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From Jason Smith <>
Subject Re: Erlang vs JavaScript
Date Thu, 15 Aug 2013 06:15:52 GMT
Oh, also:

They are **not** Erlang views. They are **native** views. We should
emphasize the latter to remind ourselves about the security and reliability
risks which Bob identifies.

They are very powerful, but it is a trade-off. Once I had a customer who
had a basic "class" document describing common values. All other documents
were for modifications to the "base class" so to speak. He needed to query
by document ID, but if no such document existed, return the "base class"
document instead. The product was already in the field and so the code
could not change. We had to change it in CouchDB.

The fix was very simple: a _rewrite rule to a native _show function. In the
show function, if the Doc was null, then we used the internal CouchDB API
to fetch the default document. Voila.

On Thu, Aug 15, 2013 at 1:08 PM, Jason Smith <> wrote:

> On Thursday, August 15, 2013, Andrey Kuprianov wrote:
>> Doesnt server performance downgrade, while views are being rebuilt? So the
>> faster they are rebuilt, the better for you.
> If my view build would degrade total performance to cross an unacceptable
> threshold, then I am really riding the line! What about an unplanned
> compaction? What if one day the clients have a bug and load increases? What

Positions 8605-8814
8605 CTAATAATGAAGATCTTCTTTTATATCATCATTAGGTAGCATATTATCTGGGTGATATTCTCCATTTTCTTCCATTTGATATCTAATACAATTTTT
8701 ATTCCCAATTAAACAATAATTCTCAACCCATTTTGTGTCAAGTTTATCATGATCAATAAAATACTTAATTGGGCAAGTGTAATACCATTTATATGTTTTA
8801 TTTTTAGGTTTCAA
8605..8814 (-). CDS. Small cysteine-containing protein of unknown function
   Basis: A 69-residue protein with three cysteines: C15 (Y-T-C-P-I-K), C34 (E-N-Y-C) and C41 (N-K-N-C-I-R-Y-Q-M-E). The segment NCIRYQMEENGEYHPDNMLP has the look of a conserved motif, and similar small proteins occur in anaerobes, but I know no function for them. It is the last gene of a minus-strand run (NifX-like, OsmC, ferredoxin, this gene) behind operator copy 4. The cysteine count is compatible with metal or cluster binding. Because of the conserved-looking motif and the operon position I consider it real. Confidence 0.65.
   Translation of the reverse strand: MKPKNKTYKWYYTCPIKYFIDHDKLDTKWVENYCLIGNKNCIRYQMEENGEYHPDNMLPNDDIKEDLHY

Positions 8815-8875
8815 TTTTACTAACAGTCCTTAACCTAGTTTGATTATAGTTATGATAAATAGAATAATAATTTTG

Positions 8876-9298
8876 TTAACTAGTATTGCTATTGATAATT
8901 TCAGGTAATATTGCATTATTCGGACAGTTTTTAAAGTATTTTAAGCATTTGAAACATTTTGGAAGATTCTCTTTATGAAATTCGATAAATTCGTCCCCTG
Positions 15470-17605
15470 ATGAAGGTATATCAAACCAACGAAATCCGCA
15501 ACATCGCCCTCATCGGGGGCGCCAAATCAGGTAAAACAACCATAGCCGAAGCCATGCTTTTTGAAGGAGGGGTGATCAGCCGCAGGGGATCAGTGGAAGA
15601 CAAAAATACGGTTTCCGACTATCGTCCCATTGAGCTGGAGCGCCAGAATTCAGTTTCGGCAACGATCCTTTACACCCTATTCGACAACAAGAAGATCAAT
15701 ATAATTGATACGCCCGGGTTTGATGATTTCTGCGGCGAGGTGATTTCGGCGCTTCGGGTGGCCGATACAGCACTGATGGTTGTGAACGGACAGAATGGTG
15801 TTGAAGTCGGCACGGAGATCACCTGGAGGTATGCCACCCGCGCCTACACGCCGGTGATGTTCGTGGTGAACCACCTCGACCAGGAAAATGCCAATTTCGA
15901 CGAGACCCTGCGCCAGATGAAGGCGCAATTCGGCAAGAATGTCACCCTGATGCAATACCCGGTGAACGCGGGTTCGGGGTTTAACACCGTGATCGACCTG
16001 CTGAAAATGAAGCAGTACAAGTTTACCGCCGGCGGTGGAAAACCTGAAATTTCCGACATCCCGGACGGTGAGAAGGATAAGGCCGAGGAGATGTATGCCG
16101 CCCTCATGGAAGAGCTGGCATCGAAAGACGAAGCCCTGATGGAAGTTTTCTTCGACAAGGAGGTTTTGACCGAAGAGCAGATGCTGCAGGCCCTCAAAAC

> if an unplanned disaster happens and a backup must be performed urgently?
> I would evaluate view performance in the larger context of the entire
> application life cycle.
> Men seem to want to date beautiful women. It is a very high priority at
> the pub or whatever. But long-married men do not even think about their
> wife's attractiveness because that is a small, superficial part of a much
> larger story.
>> Besides, looks like it's possible to do the same 3 steps with design doc
>> views created in Erlang? Or is it just about using require() in Node.js?
> Actually, yes that is a fine point. I myself prefer Node.js but anyone can
> choose the best fit for them.
> And speaking more broadly, CouchDB is a very flexible platform so it is
> quite likely that my own policies do not apply to every use case. In fact
> if I'm honest I use native views myself, usually for unplanned
> troubleshooting, I want to find conflicts so I use manage_couchdb:
> My main point is, anybody time somebody says "performance" ask yourself if
> it is really a "performance siren." Earlier in this thread, Jens raises
> some examples of plausible true performance requirements, not just siren
> songs.

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